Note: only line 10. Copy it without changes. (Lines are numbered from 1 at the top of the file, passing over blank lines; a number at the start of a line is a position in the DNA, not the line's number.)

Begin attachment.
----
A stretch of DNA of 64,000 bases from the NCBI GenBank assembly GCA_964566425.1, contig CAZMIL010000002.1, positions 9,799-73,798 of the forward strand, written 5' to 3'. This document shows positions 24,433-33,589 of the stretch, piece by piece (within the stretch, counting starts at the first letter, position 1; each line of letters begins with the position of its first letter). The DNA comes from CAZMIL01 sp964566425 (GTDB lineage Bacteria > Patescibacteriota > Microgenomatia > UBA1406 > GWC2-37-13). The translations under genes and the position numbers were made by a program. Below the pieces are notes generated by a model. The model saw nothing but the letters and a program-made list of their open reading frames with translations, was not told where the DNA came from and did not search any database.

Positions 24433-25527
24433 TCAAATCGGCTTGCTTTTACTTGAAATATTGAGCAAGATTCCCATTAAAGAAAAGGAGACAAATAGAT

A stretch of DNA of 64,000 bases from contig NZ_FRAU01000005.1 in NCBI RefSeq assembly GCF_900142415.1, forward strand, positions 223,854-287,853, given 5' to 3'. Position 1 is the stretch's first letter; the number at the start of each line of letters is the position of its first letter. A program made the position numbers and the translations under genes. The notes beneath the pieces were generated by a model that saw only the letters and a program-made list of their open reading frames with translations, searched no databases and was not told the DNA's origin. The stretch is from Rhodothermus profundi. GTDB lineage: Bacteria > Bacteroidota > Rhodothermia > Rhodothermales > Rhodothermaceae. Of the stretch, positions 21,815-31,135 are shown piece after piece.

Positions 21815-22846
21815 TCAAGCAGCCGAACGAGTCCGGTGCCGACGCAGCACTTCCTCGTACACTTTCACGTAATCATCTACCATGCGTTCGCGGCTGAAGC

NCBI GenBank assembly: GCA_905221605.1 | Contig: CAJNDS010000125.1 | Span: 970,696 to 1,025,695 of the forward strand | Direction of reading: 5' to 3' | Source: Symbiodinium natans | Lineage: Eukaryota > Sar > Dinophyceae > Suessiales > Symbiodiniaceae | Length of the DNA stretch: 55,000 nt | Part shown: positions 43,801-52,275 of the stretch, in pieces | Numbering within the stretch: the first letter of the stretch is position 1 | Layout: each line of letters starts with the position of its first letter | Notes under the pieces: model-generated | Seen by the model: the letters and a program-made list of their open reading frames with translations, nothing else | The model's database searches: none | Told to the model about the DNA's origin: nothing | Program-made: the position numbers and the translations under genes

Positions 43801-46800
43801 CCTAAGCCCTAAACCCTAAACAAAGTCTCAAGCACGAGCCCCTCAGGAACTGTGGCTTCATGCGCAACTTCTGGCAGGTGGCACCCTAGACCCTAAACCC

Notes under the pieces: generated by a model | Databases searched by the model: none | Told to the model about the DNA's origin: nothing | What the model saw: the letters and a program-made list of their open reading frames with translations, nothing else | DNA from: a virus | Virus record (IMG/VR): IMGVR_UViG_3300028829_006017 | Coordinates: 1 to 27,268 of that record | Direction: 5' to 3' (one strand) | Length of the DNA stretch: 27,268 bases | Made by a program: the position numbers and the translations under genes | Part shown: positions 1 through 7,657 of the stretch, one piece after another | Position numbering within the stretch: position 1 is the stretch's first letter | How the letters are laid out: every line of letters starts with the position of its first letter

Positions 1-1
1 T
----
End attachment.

Notes under the pieces: generated by a model | Databases searched by the model: none | Told to the model about the DNA's origin: nothing | What the model saw: the letters and a program-made list of their open reading frames with translations, nothing else | DNA from: a virus | Virus record (IMG/VR): IMGVR_UViG_3300028829_006017 | Coordinates: 1 to 27,268 of that record | Direction: 5' to 3' (one strand) | Length of the DNA stretch: 27,268 bases | Made by a program: the position numbers and the translations under genes | Part shown: positions 1 through 7,657 of the stretch, one piece after another | Position numbering within the stretch: position 1 is the stretch's first letter | How the letters are laid out: every line of letters starts with the position of its first letter